How Working Out with a Partner Helps you both Reach your Goals
Some people are lone wolves in the gym, perfectly content doing their own thing. Some of us, however, would love to have a partner to work out with. Is it better to work out alone or with a partner? That is ultimately for you to decide, but we have provided some advice on how working out with a partner can help you both reach your fitness goals.
Why work out with a partner?
Well for one, they are the perfect spotter. Having a spotter during your workout is important because they can watch your form and make sure that as you get tired, your form stays consistent. Injuries often result from poor form while working out.1
Secondly, you are less likely to skip a workout when you know someone is counting on you to show up. Plus, planning workouts ahead will make exercising a more concrete part of your weekly routine.2
Your partner can also provide an objective view of your performance as well as provide you with insights into your workout or give you new ideas or tips for exercises.3 Two minds are better than one and it is helpful to have an objective view on your progress. Plus, you can celebrate your successes together!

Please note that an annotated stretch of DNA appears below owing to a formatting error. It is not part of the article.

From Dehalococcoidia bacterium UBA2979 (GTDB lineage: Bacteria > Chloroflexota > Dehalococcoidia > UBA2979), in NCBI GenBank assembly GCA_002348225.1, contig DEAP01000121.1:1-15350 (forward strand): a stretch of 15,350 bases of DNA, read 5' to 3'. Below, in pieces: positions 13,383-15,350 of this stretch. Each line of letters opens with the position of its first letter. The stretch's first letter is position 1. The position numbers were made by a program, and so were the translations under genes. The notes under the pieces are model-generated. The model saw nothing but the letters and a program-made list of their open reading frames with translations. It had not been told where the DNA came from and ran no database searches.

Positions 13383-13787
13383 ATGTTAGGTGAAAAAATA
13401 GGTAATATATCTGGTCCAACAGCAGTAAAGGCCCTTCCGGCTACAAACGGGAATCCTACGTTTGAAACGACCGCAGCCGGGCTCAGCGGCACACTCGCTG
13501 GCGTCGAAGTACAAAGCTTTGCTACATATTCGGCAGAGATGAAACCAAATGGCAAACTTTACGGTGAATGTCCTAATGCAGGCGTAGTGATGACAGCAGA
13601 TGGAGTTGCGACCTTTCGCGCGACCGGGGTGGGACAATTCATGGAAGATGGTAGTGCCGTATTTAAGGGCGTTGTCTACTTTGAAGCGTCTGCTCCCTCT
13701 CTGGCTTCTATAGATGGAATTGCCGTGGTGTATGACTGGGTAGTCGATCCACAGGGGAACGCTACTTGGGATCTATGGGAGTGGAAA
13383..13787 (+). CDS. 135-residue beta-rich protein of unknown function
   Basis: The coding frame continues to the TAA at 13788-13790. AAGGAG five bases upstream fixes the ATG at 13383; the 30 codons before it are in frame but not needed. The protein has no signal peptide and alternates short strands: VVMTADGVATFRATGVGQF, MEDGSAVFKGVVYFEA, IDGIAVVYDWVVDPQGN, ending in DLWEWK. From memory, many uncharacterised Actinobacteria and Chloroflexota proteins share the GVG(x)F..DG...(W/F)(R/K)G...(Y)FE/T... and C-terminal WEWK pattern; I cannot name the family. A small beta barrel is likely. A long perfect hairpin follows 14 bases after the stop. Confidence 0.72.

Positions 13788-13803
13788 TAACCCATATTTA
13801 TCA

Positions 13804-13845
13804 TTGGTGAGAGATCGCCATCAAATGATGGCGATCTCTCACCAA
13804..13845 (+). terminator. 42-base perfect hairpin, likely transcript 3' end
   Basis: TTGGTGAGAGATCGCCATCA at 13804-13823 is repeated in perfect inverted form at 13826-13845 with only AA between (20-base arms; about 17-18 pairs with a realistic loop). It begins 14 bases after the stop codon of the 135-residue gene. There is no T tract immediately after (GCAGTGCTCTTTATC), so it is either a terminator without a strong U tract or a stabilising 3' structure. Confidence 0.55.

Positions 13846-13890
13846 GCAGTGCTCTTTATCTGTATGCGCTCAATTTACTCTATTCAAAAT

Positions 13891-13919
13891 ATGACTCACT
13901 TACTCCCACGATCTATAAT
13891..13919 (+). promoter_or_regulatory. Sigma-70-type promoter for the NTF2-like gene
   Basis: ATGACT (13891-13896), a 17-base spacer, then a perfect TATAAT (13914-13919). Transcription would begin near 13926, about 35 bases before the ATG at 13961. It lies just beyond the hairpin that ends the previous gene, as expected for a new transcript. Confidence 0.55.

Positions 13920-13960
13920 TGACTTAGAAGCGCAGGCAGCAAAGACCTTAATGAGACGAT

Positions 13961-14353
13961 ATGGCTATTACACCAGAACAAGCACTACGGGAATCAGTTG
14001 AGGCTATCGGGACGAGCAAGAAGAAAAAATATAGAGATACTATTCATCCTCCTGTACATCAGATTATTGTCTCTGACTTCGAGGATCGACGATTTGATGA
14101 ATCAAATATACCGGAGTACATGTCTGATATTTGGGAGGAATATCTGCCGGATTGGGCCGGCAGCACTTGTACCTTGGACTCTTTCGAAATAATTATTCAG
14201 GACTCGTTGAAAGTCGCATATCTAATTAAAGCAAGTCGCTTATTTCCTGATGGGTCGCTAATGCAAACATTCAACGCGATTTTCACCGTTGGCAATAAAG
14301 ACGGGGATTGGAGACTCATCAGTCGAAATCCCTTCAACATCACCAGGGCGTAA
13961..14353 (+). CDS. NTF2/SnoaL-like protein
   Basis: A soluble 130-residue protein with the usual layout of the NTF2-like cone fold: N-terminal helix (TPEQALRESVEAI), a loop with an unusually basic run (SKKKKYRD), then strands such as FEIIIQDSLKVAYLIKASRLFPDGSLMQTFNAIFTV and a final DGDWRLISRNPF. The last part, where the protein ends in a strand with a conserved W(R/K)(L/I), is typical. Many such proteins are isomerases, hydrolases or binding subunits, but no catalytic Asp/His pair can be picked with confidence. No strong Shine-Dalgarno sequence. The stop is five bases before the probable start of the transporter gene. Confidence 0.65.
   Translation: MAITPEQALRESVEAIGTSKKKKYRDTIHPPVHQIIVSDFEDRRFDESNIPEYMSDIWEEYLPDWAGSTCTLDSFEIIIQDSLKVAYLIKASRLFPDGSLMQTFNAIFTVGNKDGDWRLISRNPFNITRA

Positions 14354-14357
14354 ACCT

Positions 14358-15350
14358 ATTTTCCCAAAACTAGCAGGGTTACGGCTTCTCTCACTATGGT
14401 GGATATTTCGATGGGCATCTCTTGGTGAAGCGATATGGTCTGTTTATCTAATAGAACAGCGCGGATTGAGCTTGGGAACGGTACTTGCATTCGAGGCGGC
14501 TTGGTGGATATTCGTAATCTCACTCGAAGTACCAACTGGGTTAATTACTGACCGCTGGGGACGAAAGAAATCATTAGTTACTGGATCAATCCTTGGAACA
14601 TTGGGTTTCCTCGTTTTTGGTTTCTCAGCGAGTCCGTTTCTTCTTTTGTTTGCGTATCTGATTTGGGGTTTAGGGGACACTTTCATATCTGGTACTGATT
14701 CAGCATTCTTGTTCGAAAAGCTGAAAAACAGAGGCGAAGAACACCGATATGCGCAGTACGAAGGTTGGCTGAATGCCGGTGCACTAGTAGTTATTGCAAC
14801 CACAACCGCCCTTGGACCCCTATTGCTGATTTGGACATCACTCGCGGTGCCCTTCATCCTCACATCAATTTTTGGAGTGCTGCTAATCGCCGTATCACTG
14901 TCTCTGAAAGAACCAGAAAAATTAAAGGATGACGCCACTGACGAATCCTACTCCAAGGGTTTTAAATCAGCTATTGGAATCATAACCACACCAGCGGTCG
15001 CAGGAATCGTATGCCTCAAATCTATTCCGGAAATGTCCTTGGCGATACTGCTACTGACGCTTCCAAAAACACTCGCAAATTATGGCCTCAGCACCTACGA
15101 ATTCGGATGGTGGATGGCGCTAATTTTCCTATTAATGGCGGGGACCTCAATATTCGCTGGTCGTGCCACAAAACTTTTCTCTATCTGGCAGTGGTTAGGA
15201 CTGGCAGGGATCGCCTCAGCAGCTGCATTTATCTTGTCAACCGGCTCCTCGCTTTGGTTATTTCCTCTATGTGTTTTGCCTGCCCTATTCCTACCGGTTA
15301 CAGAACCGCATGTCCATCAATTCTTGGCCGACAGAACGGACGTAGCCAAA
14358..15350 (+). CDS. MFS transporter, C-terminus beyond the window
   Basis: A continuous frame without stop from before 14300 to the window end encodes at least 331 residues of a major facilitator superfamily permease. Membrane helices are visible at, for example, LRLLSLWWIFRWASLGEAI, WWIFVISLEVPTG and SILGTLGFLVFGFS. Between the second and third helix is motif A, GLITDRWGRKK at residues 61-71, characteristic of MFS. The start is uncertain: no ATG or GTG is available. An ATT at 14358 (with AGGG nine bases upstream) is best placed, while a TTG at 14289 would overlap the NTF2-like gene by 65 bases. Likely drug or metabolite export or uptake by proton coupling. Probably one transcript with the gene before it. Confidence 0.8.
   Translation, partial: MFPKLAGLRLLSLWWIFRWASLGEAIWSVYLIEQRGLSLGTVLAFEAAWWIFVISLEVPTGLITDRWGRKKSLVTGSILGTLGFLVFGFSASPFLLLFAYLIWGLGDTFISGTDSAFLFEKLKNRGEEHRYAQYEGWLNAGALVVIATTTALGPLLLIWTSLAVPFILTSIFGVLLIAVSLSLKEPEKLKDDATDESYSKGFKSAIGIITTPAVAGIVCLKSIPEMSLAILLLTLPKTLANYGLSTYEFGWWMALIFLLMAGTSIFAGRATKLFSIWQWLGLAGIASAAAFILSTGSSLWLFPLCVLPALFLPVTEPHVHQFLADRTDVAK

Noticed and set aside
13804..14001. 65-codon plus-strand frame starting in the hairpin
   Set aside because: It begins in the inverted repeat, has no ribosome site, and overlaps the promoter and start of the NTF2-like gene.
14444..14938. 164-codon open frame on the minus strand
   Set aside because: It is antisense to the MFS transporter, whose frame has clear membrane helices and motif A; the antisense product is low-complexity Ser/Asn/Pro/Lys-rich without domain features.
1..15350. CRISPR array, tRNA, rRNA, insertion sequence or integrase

A partner can provide a sense of healthy competition as well as provide an impulse to work harder and longer.4 However, it is important to not overtrain and to know your limits.
Doing aerobic work with a partner can be particularly beneficial and even improve your results. This is due to the increased motivation to exercise and work harder. In a study by the Society of Behavioral Medicine, researchers found that those who exercised with a partner rode the stationary bike for a longer period of time than those who rode alone.5
What is important to look for in a workout partner?
When looking for an optimal workout partner, you want someone who has similar goals as you. If you want to trim down, but they want to beef up, you may find your workout will be hard to make mutually beneficial. You also want a partner who has a similar fitness level. You do not need to be on the same level, but if you are trying to run your first 5K you may not want to pick a champion marathon runner as your new workout buddy. It can be motivational to have someone slightly better to push you, but if they leave you in the dust there is really no point in having a partner.6
Make a list of what is important for you in a workout partner. Do you want someone who will provide you with constant encouragement or who will workout with you in silence? It’s important to recognize the traits that are important for you and to look for a workout partner with those characteristics. You want your partnership to be mutually encouraging and beneficial for both of you, emphasis on mutual!7
You also want to find a partner with a similar workout schedule. If they work out at night and you always work out in the morning, chances are the partnership is not going to work out (pun not originally intended!). You may want to approach someone you see regularly at the gym or post a message on the gym bulletin board so you find someone who already attends the same gym as you and that is on a similar schedule.8